|Publication number||US5593074 A|
|Application number||US 08/451,483|
|Publication date||Jan 14, 1997|
|Filing date||May 26, 1995|
|Priority date||May 26, 1995|
|Publication number||08451483, 451483, US 5593074 A, US 5593074A, US-A-5593074, US5593074 A, US5593074A|
|Inventors||John W. Matthews|
|Original Assignee||Laser Products Ltd.|
|Export Citation||BiBTeX, EndNote, RefMan|
|Patent Citations (7), Referenced by (32), Classifications (14), Legal Events (5)|
|External Links: USPTO, USPTO Assignment, Espacenet|
This subject invention relates to holsters, including holsters for flashlights, and flashlight-holster combinations.
The invention resides in a holster for a flashlight having a barrel and having a lamp housing wider than said barrel, comprising a sheath for part of the flashlight having a first bore adapted to receive the lamp housing, having a narrower second bore adapted to receive the barrel and an internal channel adapted to accommodate a lateral projection of the flashlight.
The invention also resides in a holster and flashlight combination in which the flashlight has its barrel extending through the first and second bores of the sheath, and has its lamp housing projecting from such barrel above the first bore of the sheath. That holster has a retainer in its sheath contacting the barrel.
The invention moreover resides in a holster and flashlight combination in which the flashlight has its lamp housing in the first bore of the sheath, and has its barrel projecting from the lamp housing above the holster.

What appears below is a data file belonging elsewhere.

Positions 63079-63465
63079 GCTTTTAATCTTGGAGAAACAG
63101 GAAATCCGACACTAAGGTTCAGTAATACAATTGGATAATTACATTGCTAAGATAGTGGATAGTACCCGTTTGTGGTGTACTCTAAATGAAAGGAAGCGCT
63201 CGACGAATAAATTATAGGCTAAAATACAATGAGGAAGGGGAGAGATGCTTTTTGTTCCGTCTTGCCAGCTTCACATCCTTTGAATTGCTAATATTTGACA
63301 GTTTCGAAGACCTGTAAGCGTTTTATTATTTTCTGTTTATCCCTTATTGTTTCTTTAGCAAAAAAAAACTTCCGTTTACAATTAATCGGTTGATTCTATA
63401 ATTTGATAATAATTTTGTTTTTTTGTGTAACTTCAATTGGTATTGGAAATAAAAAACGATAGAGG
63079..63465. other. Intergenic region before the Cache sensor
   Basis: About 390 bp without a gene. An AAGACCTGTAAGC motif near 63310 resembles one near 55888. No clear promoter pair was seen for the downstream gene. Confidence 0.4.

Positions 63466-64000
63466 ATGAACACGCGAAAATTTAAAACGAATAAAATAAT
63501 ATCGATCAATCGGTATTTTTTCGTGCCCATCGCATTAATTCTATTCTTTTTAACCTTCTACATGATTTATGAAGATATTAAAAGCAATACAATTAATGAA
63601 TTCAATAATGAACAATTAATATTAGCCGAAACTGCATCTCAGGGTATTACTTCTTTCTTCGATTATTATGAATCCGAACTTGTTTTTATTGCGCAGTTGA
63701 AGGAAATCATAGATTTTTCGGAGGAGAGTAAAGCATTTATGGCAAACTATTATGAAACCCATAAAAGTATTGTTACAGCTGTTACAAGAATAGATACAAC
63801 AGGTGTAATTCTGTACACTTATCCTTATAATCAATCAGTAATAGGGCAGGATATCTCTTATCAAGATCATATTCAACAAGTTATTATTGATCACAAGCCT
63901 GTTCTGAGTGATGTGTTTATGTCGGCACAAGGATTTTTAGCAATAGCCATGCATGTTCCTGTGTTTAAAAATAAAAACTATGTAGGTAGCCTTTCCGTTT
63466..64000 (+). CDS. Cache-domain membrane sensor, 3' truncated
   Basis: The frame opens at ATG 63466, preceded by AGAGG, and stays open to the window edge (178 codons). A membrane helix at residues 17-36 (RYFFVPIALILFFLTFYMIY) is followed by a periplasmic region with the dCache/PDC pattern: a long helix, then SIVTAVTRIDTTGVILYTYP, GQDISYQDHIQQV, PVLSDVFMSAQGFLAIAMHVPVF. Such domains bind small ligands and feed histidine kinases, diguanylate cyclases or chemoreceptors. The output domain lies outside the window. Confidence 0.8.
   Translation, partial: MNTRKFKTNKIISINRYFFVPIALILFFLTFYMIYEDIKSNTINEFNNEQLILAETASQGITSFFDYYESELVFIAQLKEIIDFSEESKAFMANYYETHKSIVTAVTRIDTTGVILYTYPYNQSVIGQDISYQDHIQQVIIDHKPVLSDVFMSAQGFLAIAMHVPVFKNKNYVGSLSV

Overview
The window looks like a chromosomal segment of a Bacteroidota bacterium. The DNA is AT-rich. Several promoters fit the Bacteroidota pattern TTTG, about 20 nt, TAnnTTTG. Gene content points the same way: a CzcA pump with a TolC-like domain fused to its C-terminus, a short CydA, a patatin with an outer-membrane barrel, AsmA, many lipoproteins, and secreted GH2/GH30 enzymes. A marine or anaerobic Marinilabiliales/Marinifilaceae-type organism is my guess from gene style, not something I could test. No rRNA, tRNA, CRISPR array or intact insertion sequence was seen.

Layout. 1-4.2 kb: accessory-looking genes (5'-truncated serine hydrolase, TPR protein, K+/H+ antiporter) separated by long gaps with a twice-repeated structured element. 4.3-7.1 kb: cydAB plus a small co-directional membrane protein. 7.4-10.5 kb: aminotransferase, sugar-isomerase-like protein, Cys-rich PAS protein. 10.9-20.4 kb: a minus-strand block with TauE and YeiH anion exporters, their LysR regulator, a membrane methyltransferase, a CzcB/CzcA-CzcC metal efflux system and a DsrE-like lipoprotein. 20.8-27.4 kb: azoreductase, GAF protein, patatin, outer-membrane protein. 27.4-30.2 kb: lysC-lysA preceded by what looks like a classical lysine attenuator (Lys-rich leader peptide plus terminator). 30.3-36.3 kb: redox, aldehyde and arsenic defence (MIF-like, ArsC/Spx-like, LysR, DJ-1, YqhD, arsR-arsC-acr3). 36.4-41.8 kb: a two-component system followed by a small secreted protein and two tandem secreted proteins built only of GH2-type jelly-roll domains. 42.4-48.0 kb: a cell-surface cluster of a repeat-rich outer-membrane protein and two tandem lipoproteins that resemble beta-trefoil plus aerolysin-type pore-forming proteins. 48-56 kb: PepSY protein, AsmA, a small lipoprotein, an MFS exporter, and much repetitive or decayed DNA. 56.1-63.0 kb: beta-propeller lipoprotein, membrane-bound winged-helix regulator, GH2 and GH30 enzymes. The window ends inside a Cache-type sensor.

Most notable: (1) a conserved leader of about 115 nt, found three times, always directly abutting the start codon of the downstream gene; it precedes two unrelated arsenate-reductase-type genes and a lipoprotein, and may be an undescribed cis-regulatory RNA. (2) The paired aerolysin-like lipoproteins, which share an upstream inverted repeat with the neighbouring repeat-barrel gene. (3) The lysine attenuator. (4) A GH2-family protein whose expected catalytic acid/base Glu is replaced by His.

From yet another aspect thereof, the invention resides in a holster for a flashlight having a barrel and having a lamp housing wider than such barrel, comprising a sheath for part of the flashlight having a first bore adapted to receive the lamp housing, and having a narrower second bore adapted to receive the barrel, a first retainer for the lamp housing at the first bore, and a second retainer for the barrel at the second bore.
From still another aspect thereof, the invention resides in a holster for a flashlight having a barrel and having a lamp housing wider than such barrel, and having a tail end protrusion, comprising a sheath for part of the flashlight having a first bore adapted to receive the lamp housing, having a narrower second bore adapted to receive the barrel, and having an axial extension for accommodating the tail end protrusion.
From yet another aspect thereof, the invention resides in a holster for a flashlight having a barrel and having a lamp housing wider than such barrel, comprising a sheath for part of the flashlight having a first bore adapted to receive the lamp housing, and having a narrower second bore adapted to receive the barrel, a belt loop laterally of the sheath, and an adjustable spacer in that belt loop, whereby such belt loop is adaptable to different belt sizes.
The subject invention and its various aspects and objects will become more readily apparent from the following detailed description of preferred embodiments thereof, illustrated by way of example in the accompanying drawings which also constitute a written description of the invention, wherein like reference numerals designate like or equivalent parts, and in which: